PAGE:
Strong faces several recruiting challenges as new head coach


Garrett Callahan

Charlie Strong has many important tasks now that he is the head football coach at Texas, but one of his largest will be recruiting. 

Texas has always been a popular destination for high school athletes. In the past five years, the Longhorns have had four recruiting classes ranked in the top five of the nation by But after a few consecutive disappointing seasons and a 2013 recruiting class that ranked just 24th, one of Strong’s biggest focuses is on regaining that recruiting prestige. “We’ll recruit with fire, and we’ll recruit with passion,” Strong said at his Jan. 6 press conference. 

Strong is in a similar position as Mack Brown was when he first came to Texas in 1998. Brown, coming from North Carolina, had few ties to Texas. 

But despite the lack of a Lone Star background, Strong looks to regain the Longhorns’ large recruiting presence in-state, which has started to drift in favor of Baylor and Texas A&M in recent years. 

“Nationally, the Texas high school coaches are king,” Strong said. “My staff and I will be committed to closing the borders on this great state and making them realize that this is their program. We’re devoted to making Austin the state capitol for college football.”

While not a priority, Strong will also look to expand his recruiting base outside of Texas. Strong, who has 31 years of coaching experience under his belt, spent several years at Florida, which has opened up the state as a large recruiting playground for his teams. 

In past years, he has had little trouble recruiting in Florida and stealing top athletes from hometown schools, such as Florida, Florida State and Miami. During his four years in Louisville, 44 percent of his recruits came from Florida, and he will look to continue that strong presence while at Texas.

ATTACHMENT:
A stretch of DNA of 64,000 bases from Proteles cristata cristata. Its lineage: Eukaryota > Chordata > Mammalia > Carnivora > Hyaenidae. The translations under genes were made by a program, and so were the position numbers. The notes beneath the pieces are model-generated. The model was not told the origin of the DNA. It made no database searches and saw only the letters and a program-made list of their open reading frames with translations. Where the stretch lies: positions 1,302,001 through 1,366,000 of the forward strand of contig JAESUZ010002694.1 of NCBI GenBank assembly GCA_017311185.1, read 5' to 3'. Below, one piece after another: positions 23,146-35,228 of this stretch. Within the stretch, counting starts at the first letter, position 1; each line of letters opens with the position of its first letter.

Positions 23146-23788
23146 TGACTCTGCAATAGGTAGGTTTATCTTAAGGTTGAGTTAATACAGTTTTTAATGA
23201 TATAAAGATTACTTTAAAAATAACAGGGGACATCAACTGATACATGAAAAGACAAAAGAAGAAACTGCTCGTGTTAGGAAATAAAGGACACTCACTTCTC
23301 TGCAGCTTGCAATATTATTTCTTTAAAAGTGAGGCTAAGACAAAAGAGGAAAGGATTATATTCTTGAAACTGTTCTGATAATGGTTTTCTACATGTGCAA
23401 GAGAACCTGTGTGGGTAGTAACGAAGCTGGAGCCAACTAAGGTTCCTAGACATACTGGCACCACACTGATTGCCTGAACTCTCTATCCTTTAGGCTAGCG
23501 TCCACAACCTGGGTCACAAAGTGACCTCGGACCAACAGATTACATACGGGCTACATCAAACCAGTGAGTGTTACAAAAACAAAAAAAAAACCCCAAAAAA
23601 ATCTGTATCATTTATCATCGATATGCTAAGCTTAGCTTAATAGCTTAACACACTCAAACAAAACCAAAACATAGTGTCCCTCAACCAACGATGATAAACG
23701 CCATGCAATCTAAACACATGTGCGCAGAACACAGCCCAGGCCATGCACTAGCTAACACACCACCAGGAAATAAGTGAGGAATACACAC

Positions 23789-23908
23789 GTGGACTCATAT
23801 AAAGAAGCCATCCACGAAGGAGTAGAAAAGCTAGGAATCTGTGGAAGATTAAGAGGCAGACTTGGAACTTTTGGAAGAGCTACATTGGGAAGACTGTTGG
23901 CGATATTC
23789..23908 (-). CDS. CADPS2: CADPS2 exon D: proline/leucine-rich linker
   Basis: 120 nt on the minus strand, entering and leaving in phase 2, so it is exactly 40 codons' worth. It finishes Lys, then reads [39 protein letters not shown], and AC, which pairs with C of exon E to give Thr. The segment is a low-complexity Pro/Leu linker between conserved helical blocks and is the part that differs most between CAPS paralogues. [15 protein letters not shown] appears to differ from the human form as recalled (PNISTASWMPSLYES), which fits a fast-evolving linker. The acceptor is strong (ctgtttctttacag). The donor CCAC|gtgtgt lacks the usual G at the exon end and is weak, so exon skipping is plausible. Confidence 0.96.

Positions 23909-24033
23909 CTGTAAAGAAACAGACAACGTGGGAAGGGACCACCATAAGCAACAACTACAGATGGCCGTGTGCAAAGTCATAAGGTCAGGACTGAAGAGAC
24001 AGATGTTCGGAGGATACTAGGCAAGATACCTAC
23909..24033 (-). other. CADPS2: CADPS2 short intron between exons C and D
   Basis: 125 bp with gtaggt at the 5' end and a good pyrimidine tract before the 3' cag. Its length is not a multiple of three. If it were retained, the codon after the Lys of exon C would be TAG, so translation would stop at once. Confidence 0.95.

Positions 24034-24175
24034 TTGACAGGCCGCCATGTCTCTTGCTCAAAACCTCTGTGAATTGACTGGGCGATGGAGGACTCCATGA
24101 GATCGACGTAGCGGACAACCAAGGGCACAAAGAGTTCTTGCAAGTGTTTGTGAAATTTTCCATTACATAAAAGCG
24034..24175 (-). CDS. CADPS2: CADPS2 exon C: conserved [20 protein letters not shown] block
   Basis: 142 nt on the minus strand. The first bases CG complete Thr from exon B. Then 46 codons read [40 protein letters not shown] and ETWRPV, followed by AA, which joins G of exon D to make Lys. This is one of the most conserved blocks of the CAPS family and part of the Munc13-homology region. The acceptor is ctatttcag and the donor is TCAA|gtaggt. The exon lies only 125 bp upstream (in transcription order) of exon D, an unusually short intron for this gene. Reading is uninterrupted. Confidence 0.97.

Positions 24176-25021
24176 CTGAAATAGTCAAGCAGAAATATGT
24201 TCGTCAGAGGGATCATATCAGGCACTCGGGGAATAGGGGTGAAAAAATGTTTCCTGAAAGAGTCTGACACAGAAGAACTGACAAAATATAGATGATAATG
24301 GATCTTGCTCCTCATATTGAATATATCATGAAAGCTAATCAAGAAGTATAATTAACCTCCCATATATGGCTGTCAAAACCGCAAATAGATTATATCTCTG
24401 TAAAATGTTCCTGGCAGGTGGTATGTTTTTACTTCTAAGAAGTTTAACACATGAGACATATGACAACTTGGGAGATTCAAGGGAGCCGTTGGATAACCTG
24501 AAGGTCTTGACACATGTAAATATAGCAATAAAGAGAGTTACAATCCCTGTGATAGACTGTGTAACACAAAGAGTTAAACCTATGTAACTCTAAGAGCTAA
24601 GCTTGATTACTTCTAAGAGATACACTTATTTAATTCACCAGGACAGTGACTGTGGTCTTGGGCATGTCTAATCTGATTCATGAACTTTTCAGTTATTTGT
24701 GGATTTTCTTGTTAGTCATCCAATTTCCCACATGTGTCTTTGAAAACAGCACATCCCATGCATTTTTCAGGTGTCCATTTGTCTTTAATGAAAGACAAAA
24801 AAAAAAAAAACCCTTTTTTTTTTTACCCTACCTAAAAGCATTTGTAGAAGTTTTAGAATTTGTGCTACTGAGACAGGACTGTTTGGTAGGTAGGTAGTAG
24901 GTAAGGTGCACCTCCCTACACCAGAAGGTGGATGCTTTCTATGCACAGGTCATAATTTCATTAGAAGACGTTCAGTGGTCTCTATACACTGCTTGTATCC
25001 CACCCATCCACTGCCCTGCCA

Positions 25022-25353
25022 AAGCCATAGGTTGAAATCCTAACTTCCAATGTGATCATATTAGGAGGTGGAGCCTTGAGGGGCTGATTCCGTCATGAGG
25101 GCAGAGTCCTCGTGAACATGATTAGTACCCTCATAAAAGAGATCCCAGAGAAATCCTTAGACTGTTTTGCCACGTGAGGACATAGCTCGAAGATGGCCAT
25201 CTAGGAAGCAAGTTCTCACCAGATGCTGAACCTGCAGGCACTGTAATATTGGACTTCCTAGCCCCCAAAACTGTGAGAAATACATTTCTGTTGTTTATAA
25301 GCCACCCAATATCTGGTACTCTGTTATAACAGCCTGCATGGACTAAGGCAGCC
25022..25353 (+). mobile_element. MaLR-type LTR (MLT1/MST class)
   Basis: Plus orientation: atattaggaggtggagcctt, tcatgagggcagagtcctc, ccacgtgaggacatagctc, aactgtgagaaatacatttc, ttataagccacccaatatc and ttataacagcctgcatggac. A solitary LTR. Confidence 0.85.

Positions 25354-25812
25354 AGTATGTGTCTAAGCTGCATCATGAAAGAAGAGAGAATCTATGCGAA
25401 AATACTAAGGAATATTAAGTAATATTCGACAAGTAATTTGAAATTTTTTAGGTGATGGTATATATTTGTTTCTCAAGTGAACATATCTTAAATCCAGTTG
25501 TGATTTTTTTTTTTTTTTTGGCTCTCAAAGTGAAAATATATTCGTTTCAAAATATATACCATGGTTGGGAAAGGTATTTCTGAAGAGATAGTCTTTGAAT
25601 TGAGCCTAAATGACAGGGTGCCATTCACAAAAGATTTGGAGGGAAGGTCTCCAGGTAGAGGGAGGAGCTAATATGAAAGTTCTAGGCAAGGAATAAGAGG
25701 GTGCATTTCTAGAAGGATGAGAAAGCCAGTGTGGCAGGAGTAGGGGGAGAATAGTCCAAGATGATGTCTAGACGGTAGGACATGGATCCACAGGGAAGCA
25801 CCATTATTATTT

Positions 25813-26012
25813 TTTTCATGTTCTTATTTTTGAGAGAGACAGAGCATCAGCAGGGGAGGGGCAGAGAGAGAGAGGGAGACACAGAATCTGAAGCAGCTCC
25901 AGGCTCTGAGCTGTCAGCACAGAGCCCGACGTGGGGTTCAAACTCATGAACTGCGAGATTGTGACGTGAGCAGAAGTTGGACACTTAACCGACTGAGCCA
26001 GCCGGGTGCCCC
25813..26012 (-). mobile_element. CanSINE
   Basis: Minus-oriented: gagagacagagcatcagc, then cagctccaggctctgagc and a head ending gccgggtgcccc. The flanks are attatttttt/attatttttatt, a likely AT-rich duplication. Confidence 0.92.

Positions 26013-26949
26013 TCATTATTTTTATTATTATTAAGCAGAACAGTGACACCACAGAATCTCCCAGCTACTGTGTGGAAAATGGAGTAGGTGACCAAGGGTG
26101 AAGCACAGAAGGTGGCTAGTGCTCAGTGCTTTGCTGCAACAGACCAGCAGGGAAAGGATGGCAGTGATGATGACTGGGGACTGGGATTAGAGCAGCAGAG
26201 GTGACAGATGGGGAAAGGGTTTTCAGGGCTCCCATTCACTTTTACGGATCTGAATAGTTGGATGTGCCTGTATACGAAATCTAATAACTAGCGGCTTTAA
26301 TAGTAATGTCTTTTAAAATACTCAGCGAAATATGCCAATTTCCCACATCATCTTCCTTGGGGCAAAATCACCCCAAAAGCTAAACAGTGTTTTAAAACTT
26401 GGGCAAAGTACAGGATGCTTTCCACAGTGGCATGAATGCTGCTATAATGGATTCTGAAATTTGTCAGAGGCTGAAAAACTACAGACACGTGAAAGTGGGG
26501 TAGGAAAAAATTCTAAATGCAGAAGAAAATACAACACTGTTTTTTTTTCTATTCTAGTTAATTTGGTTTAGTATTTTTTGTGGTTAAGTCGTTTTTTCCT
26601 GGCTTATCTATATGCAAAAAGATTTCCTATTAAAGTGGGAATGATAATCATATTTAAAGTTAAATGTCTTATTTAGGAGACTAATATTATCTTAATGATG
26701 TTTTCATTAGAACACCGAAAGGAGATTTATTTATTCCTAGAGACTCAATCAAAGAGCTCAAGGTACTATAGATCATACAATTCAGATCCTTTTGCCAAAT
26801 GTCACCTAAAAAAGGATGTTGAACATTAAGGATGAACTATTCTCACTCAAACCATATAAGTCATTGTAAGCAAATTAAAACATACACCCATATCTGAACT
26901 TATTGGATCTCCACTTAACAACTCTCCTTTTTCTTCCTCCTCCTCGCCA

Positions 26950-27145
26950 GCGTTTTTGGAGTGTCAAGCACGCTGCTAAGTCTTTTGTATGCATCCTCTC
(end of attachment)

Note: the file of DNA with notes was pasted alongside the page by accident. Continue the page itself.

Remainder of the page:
Still, Strong’s main precedence is controlling his own backyard. 

“I want to make sure that I control this state, and then we’ll cherry pick outside the state in Florida because of the ties that I’ve had in Florida or Georgia,” Strong said. “But I want the high school coaches to understand that when we leave this state, don’t think your player isn’t good enough to play here because I want the best players.”

Only a week into his new job, Strong’s program has already had some big news on the recruiting front. Three four-star defensive tackles decommitted from Texas last week, following the news that defensive line coach Bo Davis would be leaving UT to fill the same role at USC. Trey Lealaimatafao and Courtney Garnett made their decisions last Tuesday evening. 

Then there was the Zaycoven Henderson saga. Henderson, another four-star defensive tackle, also decommitted after hearing the news about Davis. But after a conversation with Strong shortly after his decommitment, the Longview native recommitted to Texas. But, less than 24 hours after recommitting to the Longhorns, Henderson changed his mind once again and has now committed to play at Texas A&M.

Despite these recent decommits, Strong is expected to steal other top recruits — that were previously committed to Louisville and other schools — in the coming weeks. The 53-year-old has proven his ability to recognize talent and then develop it further. As he starts his journey at Texas, he should have no trouble bringing top athletes to Austin.